The Invisibility of Aging
AGE, SEX AND CULTURE:
A CASE STUDY
When I asked my new client what had prompted our visit, she responded simply, “I’m distressed.”
“About something in particular?” I queried.
“No, that’s part of the problem,” she lamented. And then she told me her story.
“The other day I was introduced to a man about my same age. When I commented on his striking grey hair, he responded, with what I’m sure he thought was a compliment, that he supposed I “probably used to be a ‘real looker’.” Used to be? That remark unleashed a torrent of thoughts that have boiled into a sort of impotent frustration.
I’m in my sixties. I’m still the same woman I was when I could command notice, but now people look at me as simply old, if they look at me at all. Somehow I became invisible, and the more I think about that, the angrier become.”
I validated her experience, adding that many women first note these societal attitudes when we are called ‘ma’am’ or offered a seat on a bus. We perceive different treatment in restaurants and stores. We see other women our age in the media only if they’re selling skin cream or step-in tubs, symbols of withering and helplessness.
Then we looked in the mirror. The woman looking back at us has indeed faded. Skin grows loose, hair pale, and body soft.
“And I’m seen as sexless,” she complained.
“The older I’ve gotten, the better I am at sex. Sure, I sometimes need to apply extra cream or lube before any sex that involves penetration, but I’ve learned how to show up for sex. I know what I like and how to ask for it and my partner responds languidly and perceptively. It wasn’t like that in the beginning— our sexual confidence and power were earned! Neither of us had the information we needed early on. It was only with time and practice that we knew each other well enough to become really great lovers, to learn how to be truly intimate”.
“You’re so right,” I agreed. “It’s difficult enough for women to resist society’s disapproval of our sexuality, called slut shaming. We’re supposed to be sexy, but not sexual. When we layer on the attitude that we’re not sexually interesting–or interested–because we’re older, it makes maintaining our sexual identity that much harder. And when you’re actually feeling smokin’ hot, it’s frustrating and maddening.”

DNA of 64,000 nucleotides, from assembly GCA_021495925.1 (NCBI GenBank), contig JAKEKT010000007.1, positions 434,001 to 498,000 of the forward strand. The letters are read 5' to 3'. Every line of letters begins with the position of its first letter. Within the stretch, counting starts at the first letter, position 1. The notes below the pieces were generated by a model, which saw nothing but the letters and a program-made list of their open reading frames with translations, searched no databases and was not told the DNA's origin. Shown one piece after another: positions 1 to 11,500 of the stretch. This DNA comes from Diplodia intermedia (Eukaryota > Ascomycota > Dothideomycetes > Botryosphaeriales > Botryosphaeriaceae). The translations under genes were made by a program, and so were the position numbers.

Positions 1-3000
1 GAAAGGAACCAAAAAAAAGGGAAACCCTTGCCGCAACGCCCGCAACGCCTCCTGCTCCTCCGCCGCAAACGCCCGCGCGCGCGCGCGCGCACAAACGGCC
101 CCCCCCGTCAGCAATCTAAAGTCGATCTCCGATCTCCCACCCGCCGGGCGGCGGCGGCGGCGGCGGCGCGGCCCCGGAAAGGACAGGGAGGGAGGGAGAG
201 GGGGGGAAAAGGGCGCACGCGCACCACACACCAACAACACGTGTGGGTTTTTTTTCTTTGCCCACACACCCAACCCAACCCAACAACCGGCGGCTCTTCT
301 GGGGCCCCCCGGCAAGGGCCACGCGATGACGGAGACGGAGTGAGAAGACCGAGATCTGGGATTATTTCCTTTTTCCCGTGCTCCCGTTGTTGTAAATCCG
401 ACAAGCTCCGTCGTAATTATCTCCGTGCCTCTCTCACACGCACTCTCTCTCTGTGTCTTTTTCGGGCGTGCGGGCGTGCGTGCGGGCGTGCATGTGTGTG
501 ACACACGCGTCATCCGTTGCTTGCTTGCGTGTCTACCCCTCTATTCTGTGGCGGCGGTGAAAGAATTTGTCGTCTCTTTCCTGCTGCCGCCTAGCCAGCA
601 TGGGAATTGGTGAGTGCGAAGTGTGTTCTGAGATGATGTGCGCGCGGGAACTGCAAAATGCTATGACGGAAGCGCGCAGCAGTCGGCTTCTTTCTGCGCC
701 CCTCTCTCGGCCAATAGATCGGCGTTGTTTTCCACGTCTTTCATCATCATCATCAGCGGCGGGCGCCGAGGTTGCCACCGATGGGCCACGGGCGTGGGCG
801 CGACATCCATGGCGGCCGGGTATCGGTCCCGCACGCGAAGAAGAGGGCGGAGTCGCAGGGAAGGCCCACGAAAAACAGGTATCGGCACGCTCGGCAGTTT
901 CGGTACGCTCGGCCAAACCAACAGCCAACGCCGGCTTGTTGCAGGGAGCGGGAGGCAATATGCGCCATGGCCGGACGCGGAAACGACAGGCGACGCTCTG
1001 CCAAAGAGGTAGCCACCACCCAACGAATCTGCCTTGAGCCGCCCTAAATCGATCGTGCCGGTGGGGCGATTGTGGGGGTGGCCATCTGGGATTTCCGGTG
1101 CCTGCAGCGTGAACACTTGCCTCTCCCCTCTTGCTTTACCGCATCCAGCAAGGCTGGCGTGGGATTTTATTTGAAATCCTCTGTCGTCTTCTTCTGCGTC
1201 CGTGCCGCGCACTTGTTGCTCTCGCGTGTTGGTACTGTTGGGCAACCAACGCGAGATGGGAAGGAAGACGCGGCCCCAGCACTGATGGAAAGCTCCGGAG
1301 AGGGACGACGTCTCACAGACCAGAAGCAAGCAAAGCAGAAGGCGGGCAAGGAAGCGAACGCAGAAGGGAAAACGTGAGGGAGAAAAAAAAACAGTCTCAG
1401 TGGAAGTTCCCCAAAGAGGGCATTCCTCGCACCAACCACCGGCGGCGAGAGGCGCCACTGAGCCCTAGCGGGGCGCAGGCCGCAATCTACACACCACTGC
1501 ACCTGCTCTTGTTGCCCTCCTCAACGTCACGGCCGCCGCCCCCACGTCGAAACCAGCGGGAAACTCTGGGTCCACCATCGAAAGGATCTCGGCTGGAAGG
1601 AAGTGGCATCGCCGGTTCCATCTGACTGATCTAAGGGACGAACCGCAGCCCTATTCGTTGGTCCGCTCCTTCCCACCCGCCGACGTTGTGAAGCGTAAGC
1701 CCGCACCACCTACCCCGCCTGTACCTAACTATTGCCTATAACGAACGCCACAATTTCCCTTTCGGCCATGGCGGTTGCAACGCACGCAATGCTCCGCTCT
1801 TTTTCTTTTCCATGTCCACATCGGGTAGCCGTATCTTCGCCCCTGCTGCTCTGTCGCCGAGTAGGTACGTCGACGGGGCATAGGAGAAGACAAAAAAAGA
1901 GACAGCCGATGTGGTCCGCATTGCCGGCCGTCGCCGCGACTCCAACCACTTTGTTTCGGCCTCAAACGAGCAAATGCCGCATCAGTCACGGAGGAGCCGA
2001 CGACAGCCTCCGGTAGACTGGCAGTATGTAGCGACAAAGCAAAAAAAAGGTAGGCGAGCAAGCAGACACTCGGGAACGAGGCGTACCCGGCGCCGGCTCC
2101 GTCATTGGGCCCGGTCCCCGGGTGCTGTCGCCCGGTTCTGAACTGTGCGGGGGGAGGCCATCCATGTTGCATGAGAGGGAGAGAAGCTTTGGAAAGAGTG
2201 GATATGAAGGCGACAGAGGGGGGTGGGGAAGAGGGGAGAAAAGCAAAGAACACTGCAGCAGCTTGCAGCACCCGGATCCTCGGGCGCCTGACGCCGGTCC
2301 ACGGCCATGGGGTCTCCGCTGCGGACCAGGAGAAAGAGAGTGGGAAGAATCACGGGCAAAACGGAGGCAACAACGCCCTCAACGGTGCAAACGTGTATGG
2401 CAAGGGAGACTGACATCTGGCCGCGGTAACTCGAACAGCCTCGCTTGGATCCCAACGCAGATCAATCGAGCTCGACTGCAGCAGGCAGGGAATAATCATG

My client is not alone in her lament. Older couples enjoy their sexual proficiency, and research (Kleinplatz) proves this is so. Long term loving couples report that sex just keeps getting better and better.
Still, the loss of public recognition of us as sexually potent women robs of us of an important part of our identity, our self esteem. Our grief about this loss is denied publicly. If we complain about losing the elasticity in our skin, or those intractable five kilos added with menopause, we’ll be told we look just fine “for our age.” Does no one understand our sorrow?
It is difficult to change, to age, to watch one’s vitality ebb. We need confirmation of this transition, acknowledgement of our grief at losing what was and accepting what is now.
“Yes,” she nodded. “Like everyone else, I grieve the loss of my youth. And I suppose my frustration at being seeing differently won’t change cultural norms. I’m glad to know the belief that sex evaporates when wrinkles arrive is false. I want great sex till I die. I suppose I should start seeing every new wrinkle as an indicator of all the great sex I’m having!”
The session ended with a recap: although society doesn’t acknowledge that, with age, sex grows ripe and full, this lack of recognition is surely outweighed by sexual satisfaction grown only with time and practice. In all, it’s not such a bad trade.